Then when I had a friend over for dinner this week, I used the same fudge inside some gluten free profiteroles I made!

I will have to experiment more with this combination of chocolate and spices.  Definitely my tastiest food of the week!...maybe month.....maybe.....
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Quince spice balls

With my vast quantity of quince sauce (see yesterday's post!), I thought I'd make some yummy quince balls today, with autumnal spices.


Here's the recipe.  Instead of quince, you can use any pureed fruit, such as apple sauce, or pumpkin puree or pear puree...but when you have a tree full of quince, you use quince puree!

Quince spice balls
Ingredients: - makes 20 balls

8 dates, pitted
3/4 cup raw walnuts
1/4 cup unsweetened fruit puree
1 teaspoon ground cinnamon
1/2 teaspoon ground nutmeg
Dash ground cloves
1/2 cup unsweetened shredded coconut

Add the pitted dates to a processor and process for a minute or two.  Add the walnuts and process again.  Add the fruit and spices and mix again.  Finally add the coconut and mix thoroughly. At this stage you could also add one of the following optional extras, stirring in by hand, rather than processing. I didn't - and just used the above ingredients.

Optional extras:
1/4 cup raisins
1/4 goji berries

Use a small cookie scoop to scoop the mixture into approximately 20 balls. If it is too sticky, add some more nuts or coconut. If it's too crumbly, add a little more puree.

The balls can be rolled in additional coconut or crushed walnuts.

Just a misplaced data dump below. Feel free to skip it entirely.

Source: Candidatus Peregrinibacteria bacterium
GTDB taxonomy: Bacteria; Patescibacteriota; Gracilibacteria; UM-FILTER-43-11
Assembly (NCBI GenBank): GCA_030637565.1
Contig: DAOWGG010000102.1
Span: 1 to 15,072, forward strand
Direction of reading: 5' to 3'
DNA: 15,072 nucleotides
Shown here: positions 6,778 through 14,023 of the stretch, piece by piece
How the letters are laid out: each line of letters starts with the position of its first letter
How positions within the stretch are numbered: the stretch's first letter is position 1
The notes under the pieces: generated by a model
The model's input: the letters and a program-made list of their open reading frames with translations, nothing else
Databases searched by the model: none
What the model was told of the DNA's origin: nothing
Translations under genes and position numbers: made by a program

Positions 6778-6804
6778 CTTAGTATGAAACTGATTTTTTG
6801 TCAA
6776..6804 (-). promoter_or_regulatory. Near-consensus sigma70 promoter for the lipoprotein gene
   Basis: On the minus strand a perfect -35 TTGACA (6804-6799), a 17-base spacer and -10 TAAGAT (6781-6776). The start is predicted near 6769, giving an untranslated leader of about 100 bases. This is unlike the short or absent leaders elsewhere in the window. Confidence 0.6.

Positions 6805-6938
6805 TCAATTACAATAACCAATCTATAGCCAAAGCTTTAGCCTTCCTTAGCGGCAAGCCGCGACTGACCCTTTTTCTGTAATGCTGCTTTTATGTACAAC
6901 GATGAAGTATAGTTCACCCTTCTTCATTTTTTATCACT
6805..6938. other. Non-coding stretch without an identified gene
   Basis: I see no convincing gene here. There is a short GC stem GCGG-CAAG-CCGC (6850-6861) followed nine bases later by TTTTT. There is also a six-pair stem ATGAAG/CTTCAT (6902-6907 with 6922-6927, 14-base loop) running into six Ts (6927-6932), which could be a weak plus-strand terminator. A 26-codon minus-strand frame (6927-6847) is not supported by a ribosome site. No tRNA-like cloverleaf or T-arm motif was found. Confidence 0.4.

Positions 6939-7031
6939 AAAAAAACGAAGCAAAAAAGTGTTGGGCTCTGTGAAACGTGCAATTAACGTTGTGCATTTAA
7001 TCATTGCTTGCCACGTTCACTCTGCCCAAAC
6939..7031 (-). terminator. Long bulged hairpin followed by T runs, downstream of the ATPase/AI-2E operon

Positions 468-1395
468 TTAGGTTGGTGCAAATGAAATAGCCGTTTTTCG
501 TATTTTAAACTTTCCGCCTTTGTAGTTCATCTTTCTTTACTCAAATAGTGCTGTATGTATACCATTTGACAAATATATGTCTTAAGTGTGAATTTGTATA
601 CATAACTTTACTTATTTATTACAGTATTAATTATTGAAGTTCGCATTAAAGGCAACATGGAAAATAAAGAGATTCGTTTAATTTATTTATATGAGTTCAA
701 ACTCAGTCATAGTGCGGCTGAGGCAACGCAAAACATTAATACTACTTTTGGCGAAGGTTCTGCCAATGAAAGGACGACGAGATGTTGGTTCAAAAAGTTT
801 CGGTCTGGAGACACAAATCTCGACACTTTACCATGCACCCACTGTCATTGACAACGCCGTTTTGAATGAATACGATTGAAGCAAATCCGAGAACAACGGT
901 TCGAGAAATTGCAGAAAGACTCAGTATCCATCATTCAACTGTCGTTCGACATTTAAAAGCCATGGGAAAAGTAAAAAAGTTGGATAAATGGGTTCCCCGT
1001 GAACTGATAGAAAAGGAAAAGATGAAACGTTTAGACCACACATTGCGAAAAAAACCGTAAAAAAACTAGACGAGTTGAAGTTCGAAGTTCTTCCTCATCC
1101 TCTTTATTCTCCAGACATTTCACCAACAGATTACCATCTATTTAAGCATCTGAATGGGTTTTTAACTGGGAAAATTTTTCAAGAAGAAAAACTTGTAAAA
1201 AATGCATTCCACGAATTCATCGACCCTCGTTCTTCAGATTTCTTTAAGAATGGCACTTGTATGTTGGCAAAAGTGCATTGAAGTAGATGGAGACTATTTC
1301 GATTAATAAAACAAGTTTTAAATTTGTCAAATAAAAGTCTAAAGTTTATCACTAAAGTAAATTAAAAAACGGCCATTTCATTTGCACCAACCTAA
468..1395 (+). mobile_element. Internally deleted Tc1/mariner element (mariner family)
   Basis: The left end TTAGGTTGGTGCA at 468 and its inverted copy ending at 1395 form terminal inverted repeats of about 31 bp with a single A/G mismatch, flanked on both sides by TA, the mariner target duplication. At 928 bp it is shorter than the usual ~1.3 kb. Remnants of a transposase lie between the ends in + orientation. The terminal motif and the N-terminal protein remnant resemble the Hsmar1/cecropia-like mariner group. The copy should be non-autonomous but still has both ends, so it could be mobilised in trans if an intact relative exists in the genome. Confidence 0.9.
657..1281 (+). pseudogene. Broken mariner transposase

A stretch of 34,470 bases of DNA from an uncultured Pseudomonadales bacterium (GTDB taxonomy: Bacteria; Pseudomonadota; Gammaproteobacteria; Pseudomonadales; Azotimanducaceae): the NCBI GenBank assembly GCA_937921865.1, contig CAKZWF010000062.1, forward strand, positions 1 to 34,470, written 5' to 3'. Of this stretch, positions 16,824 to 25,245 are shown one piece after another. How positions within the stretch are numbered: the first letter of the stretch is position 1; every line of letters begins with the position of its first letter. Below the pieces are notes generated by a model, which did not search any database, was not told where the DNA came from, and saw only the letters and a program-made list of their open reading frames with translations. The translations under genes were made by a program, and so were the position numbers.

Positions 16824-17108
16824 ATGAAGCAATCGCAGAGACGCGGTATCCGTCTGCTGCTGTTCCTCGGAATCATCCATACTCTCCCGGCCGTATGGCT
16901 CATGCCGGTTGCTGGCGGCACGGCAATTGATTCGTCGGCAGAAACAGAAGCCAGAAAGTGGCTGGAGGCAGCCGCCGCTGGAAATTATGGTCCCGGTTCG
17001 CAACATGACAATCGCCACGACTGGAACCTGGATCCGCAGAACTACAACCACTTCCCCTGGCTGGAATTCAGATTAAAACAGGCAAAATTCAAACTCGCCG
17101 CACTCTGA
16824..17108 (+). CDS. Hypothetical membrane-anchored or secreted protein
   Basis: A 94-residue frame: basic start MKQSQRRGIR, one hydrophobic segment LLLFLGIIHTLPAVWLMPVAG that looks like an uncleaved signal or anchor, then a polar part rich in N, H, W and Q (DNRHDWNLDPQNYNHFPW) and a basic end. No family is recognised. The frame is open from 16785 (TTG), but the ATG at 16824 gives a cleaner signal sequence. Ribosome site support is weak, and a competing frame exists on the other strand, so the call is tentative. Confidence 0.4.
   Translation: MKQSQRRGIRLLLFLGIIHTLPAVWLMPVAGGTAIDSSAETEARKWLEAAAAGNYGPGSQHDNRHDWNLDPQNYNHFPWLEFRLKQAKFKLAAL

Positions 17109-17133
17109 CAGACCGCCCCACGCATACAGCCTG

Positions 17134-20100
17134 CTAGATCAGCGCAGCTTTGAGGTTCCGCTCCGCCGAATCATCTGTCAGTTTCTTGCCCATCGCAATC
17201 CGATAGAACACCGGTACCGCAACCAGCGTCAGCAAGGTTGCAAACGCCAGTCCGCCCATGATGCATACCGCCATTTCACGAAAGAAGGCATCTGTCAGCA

Place in the refrigerator until chilled and a little firmer.  They will keep for a week, chilled.


The spicy flavors are what make these balls.  Spices are powerful foods and too often neglected in cooking.  When using spices, a combination tends to work better than an individual spice.



The health benefits of cinnamon include:

  • 1/2 teaspoon a day can lower LDL cholesterol
  • cinnamon lowers blood sugar levels and increases insulin production in the body
  • it has anti-fungal properties
  • it has anti-clotting effects on the blood
  • cinnamon added to food is a natural food preservative
  • just smelling cinnamon boosts cognitive function and memory
  • cinnamon is a natural remedy for headaches and migraines


The health benefits of cloves include:

  • cloves contain eugenol which has been seen to be effective in dentistry as a mild anesthetic as well as an anti-bacterial agent
  • eugenol is also anti-inflammatory and a great addition to an anti-inflammatory diet
  • cloves are an excellent source of manganese, omega-3 fatty acids, and very high levels of anti-oxidants


The health benefits of nutmeg include:
  • can have a blood pressure lowering effect
  • can soothe an upset stomach and stop diarrhea
  • can be stimulating to the brain and improve mental function
Culinary spices are also important with cancer as they can inhibit the "master switch" for cancer genes. They do this by blocking a signaling molecule called NF-kappa beta. NF-kB makes cancer cells resistant to treatment or prompts them to behave in a more aggressive manner, so using spices to turn off this molecule can be powerful in cancer treatment.  

Pharmaceutical companies are in the process of developing drugs that are effective NFkB inhibitors, but nature has supplied us with spices that do the same thing.  So look in your spice cupboard and spice up your life.